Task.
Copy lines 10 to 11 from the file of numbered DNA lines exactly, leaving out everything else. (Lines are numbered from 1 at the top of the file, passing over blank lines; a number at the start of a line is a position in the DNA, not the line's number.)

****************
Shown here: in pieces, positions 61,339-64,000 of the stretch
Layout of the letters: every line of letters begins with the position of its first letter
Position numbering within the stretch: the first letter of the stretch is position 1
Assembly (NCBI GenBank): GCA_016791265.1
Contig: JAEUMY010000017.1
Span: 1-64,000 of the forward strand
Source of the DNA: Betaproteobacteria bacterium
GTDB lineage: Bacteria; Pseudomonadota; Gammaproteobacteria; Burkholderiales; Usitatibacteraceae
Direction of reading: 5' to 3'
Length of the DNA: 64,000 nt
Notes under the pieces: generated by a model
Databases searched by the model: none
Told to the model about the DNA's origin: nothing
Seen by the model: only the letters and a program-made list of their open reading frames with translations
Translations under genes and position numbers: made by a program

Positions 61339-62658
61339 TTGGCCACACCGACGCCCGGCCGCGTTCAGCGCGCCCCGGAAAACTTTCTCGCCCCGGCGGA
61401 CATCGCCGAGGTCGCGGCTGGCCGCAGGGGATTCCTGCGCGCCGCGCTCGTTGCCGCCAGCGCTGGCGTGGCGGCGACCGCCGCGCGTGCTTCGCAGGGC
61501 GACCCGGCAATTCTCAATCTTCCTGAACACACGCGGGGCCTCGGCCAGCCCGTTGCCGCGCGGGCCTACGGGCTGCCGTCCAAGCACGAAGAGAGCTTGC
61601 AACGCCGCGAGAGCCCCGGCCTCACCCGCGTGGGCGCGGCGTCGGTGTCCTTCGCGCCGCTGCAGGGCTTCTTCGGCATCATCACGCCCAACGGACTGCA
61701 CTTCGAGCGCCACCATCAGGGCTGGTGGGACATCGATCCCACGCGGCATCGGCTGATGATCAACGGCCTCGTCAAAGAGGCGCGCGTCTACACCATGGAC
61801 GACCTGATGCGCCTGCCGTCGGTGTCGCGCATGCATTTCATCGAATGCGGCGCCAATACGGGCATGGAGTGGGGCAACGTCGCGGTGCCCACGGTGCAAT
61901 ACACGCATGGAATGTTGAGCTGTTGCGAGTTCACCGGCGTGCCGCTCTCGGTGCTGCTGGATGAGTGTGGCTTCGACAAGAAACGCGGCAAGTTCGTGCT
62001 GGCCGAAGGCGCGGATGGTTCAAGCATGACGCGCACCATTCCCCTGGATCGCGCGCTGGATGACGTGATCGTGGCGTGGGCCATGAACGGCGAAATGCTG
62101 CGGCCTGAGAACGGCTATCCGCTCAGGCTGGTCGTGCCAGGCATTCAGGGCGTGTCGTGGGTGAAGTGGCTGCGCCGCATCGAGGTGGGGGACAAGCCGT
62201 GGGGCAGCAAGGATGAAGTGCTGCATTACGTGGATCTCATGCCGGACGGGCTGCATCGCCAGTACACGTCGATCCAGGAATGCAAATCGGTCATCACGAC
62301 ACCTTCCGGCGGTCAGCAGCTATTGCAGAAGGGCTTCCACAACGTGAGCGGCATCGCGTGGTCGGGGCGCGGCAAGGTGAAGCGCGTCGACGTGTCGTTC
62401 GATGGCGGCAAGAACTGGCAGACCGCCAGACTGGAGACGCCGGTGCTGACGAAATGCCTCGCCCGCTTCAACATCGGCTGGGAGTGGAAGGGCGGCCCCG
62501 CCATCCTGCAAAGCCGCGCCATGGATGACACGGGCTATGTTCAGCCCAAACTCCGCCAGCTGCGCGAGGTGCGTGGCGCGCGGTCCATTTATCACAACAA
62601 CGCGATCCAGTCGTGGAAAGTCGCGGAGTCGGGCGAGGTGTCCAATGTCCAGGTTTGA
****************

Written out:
Length of the DNA: 64,000 nt
Notes under the pieces: generated by a model